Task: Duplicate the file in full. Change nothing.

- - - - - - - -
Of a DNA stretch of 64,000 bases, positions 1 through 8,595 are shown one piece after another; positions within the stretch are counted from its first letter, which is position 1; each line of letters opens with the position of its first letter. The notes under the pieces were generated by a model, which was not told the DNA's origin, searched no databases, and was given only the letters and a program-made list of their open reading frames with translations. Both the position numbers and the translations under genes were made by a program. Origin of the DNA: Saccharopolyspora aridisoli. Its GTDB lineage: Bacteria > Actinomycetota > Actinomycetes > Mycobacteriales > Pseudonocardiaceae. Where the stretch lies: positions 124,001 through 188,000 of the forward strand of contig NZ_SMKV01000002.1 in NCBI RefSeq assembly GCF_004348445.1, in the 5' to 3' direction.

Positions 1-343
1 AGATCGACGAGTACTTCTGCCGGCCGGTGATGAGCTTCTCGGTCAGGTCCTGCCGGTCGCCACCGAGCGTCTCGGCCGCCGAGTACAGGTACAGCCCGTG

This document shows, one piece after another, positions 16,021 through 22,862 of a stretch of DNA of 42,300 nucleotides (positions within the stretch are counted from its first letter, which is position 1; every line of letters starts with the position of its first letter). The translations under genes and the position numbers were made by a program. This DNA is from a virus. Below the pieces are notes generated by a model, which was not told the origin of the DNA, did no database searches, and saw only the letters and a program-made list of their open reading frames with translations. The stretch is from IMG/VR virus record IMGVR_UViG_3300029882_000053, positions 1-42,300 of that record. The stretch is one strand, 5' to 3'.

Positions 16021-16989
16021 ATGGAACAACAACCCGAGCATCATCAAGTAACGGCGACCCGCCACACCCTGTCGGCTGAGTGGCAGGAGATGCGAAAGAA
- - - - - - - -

Of a DNA stretch of 64,000 bases, positions 1 through 8,595 are shown one piece after another; positions within the stretch are counted from its first letter, which is position 1; each line of letters opens with the position of its first letter. The notes under the pieces were generated by a model, which was not told the DNA's origin, searched no databases, and was given only the letters and a program-made list of their open reading frames with translations. Both the position numbers and the translations under genes were made by a program. Origin of the DNA: Saccharopolyspora aridisoli. Its GTDB lineage: Bacteria > Actinomycetota > Actinomycetes > Mycobacteriales > Pseudonocardiaceae. Where the stretch lies: positions 124,001 through 188,000 of the forward strand of contig NZ_SMKV01000002.1 in NCBI RefSeq assembly GCF_004348445.1, in the 5' to 3' direction.

Positions 1-343
1 AGATCGACGAGTACTTCTGCCGGCCGGTGATGAGCTTCTCGGTCAGGTCCTGCCGGTCGCCACCGAGCGTCTCGGCCGCCGAGTACAGGTACAGCCCGTG

This document shows, one piece after another, positions 16,021 through 22,862 of a stretch of DNA of 42,300 nucleotides (positions within the stretch are counted from its first letter, which is position 1; every line of letters starts with the position of its first letter). The translations under genes and the position numbers were made by a program. This DNA is from a virus. Below the pieces are notes generated by a model, which was not told the origin of the DNA, did no database searches, and saw only the letters and a program-made list of their open reading frames with translations. The stretch is from IMG/VR virus record IMGVR_UViG_3300029882_000053, positions 1-42,300 of that record. The stretch is one strand, 5' to 3'.

Positions 16021-16989
16021 ATGGAACAACAACCCGAGCATCATCAAGTAACGGCGACCCGCCACACCCTGTCGGCTGAGTGGCAGGAGATGCGAAAGAA